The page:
Shania Twain left no doubt that her headlining gig Saturday night at the Stagecoach Festival in California was a special occasion. “To celebrate, I’m going to eat a big bag of potato chips,” she announced before the closing number of the show, her only currently scheduled one for 2017, admitting she’d been dieting up a storm to fit into her largely translucent black outfit. “You can relate, right?”
Saturday’s show was a coming-out of sorts for Twain, who already experienced a touring comeback — a Las Vegas residency in 2012-14, followed by a supposed farewell tour in 2015-16 — but who now is gearing up interest in a forthcoming album, her first of all-new material since 2002’s “Up!” To that end, she gave the 75,000-plus festival attendees a world premiere of a new single, “Life’s About to Get Good,” which isn’t set for official release until June, in advance of a planned September album.
“This is like a solo record experience for me. It was therapy,” she said, pressing the fact that she’d not only written the song by herself — unlike her run of hits with producer, co-writer, and then-husband Robert “Mutt” Lange — as well as alluding to the idea that she’s still reflecting upon issues related to that traumatic split, seven years after their divorce. “You’ve got to take the good and the bad, right? No pain, no gain.” Twain introduced “Life’s About to Get Good” as “really just a happy song,” and she was half-right: The principle focus is a feel-good chorus consisting largely of reiterations of the title phrase, bouncing along in an almost bubblegum ’70s-pop fashion. The verses, meanwhile, are determinedly darker, from the opening line, “I wasn’t just broken, I was shattered,” to the declaration that “it killed me that you’d give your life to be with her” and assertion that “it’s better to be loved, loved the way I should.”
The ballyhooed single premiere was nearly overshadowed by a couple of surprise guests Twain had in tow: newly minted country star Kelsea Ballerini and pop heartthrob Nick Jonas. After Ballerini joined in on “Any Man of Mine” — which Twain introduced as a song of “female assertion” — the young guest mentioned that upon their first meeting at an awards show recently, “She sang ‘Peter Pan’ (her recent it), and I cried.” Although Twain’s eternally sultry garb doesn’t necessarily shout “maternal,” Twain seemed to take a motherly attitude toward her two guests, saying of Ballerini, “You’re just so genuine… You’re a good girl. I like you.”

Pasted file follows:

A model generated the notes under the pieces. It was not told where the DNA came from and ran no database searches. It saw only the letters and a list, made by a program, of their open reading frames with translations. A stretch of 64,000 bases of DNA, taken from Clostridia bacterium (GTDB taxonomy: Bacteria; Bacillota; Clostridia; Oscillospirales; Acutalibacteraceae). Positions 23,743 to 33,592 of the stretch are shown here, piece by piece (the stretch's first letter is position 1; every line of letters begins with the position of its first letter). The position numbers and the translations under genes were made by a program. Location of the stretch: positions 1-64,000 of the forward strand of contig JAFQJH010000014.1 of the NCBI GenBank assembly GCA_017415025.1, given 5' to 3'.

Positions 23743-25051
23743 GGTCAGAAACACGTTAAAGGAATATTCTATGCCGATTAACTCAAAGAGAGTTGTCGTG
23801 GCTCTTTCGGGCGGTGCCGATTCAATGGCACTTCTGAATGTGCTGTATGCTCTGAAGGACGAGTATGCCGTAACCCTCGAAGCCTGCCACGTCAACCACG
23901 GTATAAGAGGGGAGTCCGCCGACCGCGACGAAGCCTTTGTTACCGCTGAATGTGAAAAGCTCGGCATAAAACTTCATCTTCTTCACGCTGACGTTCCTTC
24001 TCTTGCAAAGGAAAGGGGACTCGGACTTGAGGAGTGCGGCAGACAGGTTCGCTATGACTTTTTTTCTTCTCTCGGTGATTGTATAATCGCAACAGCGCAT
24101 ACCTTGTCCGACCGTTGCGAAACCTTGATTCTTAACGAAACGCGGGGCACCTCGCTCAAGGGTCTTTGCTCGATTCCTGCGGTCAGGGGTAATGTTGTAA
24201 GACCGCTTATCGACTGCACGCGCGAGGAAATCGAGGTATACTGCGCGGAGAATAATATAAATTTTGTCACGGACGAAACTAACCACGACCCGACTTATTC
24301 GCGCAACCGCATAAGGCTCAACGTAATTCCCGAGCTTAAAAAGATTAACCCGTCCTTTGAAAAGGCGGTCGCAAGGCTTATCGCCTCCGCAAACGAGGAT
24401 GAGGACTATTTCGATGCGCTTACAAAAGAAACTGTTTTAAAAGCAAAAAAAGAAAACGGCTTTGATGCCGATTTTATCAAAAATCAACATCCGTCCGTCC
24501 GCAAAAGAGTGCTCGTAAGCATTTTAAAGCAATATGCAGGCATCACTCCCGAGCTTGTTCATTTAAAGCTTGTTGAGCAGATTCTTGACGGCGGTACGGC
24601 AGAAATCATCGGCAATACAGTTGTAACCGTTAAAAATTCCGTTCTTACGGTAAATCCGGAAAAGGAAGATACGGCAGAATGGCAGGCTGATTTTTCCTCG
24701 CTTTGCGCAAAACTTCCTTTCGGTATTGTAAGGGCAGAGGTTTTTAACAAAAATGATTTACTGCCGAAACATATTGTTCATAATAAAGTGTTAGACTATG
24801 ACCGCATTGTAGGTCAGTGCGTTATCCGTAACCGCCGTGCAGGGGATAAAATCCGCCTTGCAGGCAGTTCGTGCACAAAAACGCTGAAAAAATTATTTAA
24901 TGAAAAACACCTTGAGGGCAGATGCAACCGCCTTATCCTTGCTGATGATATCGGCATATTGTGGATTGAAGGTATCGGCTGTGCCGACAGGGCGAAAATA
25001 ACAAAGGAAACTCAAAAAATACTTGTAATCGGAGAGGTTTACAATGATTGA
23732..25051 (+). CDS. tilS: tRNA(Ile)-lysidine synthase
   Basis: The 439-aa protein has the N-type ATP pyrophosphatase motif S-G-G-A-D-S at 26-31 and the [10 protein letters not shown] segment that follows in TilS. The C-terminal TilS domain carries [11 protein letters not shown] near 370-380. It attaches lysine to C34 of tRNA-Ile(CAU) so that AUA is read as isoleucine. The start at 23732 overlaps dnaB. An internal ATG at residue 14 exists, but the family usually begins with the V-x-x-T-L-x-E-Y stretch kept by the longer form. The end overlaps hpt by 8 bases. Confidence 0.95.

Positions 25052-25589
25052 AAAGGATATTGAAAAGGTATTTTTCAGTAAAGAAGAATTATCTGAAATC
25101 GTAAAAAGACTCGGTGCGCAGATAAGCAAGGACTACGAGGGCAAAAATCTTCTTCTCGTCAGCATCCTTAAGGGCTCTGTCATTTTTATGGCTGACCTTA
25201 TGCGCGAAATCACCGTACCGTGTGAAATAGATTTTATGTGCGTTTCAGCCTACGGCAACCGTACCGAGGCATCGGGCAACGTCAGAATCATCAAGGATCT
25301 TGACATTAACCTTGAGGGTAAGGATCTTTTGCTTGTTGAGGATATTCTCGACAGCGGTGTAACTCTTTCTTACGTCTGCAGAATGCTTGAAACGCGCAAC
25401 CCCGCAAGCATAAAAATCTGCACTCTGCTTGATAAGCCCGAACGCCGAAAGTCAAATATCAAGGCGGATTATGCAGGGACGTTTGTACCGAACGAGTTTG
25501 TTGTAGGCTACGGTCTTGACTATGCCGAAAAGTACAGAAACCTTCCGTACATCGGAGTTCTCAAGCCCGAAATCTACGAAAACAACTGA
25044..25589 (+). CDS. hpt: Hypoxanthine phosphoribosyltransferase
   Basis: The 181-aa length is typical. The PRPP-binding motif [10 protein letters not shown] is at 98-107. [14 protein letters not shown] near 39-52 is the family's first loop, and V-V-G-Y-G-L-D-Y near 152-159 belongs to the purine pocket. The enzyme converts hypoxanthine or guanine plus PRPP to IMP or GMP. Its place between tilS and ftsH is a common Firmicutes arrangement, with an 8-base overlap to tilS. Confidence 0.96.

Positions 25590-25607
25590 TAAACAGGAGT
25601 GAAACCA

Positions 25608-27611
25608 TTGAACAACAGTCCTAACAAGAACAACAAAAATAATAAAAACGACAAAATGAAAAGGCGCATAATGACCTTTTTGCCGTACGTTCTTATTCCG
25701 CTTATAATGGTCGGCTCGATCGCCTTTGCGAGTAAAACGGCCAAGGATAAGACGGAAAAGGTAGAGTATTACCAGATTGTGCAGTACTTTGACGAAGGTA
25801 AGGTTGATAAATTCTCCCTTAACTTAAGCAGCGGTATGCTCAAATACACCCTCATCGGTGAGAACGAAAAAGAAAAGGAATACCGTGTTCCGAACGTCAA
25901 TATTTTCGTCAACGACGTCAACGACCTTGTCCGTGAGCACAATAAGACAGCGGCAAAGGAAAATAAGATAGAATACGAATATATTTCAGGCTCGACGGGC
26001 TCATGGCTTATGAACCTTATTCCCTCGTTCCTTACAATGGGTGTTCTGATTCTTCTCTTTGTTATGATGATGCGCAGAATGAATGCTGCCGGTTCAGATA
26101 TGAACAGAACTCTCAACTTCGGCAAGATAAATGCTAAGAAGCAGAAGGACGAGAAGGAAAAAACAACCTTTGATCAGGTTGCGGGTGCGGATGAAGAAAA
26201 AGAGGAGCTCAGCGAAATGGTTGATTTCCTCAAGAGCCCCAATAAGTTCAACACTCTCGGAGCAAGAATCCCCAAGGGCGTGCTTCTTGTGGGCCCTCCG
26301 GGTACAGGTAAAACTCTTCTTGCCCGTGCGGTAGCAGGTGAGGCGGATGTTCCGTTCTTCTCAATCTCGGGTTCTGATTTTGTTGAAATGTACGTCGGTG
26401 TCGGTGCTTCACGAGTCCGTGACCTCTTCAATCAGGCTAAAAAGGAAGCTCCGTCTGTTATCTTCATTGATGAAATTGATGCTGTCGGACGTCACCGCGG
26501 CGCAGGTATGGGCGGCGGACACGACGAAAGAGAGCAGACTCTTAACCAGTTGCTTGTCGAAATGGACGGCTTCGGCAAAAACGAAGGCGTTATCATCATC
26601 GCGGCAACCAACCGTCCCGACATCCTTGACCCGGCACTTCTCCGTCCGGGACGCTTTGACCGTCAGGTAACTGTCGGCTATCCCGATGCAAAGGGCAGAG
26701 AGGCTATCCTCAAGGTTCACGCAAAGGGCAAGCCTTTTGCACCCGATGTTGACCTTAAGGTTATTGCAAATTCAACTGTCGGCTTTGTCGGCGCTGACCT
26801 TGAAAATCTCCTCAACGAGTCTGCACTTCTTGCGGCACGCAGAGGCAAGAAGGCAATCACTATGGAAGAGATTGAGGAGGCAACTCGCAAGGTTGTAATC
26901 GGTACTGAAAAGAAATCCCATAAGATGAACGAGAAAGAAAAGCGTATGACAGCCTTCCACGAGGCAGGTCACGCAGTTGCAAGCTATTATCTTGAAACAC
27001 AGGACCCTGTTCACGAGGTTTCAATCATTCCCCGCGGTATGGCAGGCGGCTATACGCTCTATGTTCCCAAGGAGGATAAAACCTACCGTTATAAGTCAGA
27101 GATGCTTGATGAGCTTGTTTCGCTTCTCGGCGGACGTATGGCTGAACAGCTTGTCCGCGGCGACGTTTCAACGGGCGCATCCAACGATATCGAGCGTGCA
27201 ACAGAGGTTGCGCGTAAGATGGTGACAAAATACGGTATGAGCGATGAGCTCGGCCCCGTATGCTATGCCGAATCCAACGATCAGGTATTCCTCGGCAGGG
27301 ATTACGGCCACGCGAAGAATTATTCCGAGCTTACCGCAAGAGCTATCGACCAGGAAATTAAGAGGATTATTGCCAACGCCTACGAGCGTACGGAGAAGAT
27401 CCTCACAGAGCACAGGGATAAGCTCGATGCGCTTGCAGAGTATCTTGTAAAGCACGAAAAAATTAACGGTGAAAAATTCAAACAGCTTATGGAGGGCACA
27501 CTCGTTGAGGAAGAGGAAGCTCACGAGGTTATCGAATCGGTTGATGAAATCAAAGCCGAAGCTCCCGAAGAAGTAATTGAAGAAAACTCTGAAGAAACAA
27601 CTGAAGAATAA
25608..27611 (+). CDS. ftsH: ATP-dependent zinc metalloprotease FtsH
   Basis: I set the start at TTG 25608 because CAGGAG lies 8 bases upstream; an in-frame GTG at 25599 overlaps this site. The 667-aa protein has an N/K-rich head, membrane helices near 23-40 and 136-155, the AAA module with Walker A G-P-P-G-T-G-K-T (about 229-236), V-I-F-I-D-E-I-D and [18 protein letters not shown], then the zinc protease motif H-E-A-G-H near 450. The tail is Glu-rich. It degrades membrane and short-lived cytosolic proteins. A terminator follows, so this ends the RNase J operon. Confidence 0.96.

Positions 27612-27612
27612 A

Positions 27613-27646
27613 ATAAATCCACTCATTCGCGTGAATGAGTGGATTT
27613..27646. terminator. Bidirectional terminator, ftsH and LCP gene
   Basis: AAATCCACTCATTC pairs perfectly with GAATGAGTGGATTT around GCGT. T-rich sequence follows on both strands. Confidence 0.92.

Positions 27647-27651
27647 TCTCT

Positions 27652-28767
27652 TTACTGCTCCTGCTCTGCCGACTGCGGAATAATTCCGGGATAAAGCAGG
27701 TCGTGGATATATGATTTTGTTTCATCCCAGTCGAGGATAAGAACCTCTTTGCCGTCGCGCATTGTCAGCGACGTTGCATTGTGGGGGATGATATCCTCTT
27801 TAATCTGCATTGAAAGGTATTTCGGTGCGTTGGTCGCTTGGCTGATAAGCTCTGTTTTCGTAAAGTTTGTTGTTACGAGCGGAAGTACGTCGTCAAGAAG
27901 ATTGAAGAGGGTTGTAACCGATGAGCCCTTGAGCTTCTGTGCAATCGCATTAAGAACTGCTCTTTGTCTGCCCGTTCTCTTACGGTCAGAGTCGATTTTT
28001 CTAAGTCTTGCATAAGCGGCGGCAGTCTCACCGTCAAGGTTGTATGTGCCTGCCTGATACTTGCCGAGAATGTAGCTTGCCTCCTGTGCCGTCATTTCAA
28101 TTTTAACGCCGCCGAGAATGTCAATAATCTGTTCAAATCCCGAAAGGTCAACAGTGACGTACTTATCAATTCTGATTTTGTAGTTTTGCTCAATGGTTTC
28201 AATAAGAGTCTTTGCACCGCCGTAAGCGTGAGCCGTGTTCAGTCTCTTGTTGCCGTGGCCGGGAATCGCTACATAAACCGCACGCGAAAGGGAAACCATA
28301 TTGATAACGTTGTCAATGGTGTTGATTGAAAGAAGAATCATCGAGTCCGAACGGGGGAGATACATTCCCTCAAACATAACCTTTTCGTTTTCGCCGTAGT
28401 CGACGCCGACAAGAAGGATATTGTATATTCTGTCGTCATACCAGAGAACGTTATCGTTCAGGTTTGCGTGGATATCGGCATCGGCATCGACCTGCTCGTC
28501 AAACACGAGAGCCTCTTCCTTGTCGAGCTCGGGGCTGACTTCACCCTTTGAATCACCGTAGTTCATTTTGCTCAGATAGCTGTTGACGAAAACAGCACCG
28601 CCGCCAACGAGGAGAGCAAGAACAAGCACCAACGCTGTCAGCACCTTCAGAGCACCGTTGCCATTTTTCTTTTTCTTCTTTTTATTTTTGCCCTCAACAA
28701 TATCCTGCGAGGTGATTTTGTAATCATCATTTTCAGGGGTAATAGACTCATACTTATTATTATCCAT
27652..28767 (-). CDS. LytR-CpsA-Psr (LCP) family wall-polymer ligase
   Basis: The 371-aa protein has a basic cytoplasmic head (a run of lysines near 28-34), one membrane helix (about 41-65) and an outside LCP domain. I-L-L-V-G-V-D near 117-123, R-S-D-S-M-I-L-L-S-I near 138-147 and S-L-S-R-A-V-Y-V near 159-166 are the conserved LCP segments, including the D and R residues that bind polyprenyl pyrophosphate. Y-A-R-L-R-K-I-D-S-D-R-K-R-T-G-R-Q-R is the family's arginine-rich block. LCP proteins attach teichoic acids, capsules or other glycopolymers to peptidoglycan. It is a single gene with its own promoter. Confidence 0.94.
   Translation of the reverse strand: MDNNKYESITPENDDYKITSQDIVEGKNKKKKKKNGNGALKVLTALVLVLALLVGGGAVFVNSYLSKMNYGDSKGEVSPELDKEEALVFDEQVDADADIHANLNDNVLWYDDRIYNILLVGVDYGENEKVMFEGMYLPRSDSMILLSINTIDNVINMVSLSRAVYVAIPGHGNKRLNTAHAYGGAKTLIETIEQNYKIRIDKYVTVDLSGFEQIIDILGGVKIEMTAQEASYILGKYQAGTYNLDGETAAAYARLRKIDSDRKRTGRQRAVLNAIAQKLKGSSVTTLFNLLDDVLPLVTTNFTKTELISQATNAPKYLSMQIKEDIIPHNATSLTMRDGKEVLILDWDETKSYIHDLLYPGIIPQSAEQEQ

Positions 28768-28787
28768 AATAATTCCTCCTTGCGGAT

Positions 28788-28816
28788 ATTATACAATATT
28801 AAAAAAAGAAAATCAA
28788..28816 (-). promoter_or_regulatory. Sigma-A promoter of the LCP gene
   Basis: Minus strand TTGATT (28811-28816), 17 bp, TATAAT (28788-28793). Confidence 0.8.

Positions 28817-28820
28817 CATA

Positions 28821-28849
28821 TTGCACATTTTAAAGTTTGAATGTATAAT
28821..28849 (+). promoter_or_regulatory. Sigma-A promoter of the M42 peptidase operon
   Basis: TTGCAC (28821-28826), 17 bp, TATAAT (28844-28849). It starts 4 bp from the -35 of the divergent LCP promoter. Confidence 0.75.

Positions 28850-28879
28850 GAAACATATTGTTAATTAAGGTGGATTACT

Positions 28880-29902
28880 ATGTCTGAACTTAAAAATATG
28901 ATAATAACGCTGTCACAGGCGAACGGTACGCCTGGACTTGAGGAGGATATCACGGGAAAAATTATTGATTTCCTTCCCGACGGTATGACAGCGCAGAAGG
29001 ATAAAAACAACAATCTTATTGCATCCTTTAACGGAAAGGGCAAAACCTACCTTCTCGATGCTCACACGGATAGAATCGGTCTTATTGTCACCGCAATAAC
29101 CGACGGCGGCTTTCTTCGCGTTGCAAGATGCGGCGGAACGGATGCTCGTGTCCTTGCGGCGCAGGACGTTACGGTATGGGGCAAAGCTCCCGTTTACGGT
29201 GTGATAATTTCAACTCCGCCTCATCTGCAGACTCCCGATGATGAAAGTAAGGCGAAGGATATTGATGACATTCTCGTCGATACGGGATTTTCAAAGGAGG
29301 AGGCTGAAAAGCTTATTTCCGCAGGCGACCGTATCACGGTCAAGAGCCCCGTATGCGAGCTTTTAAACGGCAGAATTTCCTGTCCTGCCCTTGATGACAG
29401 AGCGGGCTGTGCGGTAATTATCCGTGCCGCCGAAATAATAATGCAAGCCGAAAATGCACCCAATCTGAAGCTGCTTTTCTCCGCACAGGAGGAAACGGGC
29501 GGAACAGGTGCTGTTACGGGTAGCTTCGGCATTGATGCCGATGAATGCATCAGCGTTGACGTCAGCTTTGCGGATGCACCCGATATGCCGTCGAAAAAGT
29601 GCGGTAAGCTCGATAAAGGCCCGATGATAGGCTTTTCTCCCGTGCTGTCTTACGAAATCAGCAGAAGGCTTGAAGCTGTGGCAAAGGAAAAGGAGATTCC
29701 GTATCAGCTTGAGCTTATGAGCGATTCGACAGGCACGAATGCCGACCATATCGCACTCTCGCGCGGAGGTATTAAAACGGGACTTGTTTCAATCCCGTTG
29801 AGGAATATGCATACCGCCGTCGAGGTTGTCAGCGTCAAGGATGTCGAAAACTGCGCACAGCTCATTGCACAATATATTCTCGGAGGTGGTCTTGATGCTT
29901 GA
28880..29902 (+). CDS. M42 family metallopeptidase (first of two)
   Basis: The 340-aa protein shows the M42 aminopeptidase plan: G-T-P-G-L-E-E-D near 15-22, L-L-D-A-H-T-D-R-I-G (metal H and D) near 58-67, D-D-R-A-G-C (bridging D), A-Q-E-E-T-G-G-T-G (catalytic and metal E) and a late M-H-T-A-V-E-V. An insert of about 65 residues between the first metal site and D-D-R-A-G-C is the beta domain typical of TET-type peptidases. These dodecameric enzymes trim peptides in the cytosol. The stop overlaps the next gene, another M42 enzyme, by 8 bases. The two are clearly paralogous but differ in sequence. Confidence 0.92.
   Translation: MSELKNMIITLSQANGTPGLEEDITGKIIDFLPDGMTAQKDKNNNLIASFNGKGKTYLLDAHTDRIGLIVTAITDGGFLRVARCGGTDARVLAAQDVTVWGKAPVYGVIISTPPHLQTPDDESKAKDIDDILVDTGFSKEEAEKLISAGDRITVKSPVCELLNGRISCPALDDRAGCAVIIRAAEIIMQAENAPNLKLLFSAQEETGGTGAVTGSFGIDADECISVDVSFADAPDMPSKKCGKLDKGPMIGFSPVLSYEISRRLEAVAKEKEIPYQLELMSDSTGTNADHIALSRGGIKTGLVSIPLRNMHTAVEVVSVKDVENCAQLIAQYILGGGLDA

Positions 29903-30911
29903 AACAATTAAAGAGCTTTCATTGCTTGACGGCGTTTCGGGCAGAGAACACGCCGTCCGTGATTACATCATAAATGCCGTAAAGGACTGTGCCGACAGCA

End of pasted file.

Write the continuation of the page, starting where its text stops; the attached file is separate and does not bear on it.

Although Jonas had previous covered Twain’s “I’m Gonna Getcha Good” as a member of the Jonas Brothers, he opted Saturday to participate in “Party for Two” (which was Twain’s last radio hit back in 2004 when it was released in separate duet versions with Billy Currington and Mark McGrath). “I must say one thing: Shania Twain is the reason I’m in music today,” he announced. Twain, for her part, said that Jonas “does impress me very much,” an inevitable segue to the next vintage No. 1 in her set.
Twain nearly had the day stolen out from under her by an appearance earlier in the Palomino tent by Willie Nelson, who chose to spend his 84th birthday performing at Stagecoach. Attendees jockeying for elbow room in the crowded tent might have wondered if there would be any on-stage acknowledgement of Nelson’s birthday. In the end, he started a crowd sing-along of “Happy Birthday” himself, filling in the “to me” parts. Whatever party might have been happening backstage, it included Neil Young, who suddenly showed up in the closing group-sing of “Will the Circle Be Unbroken” alongside side-tent performers like Margo Price and John Doe, even engaging in a spirited harmonica duel with Nelson’s usual mouth harp man, Mickey Raphael, after Nelson had left the stage.
The festival closes out Sunday night with a set by Kenny Chesney, one of fewer than a dozen shows the stadium headliner has on the docket this year.